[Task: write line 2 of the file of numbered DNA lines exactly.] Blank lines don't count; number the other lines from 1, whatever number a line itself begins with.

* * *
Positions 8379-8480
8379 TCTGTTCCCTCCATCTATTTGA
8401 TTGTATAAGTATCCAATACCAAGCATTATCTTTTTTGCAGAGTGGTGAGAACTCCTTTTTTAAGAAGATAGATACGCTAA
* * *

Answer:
8379 TCTGTTCCCTCCATCTATTTGA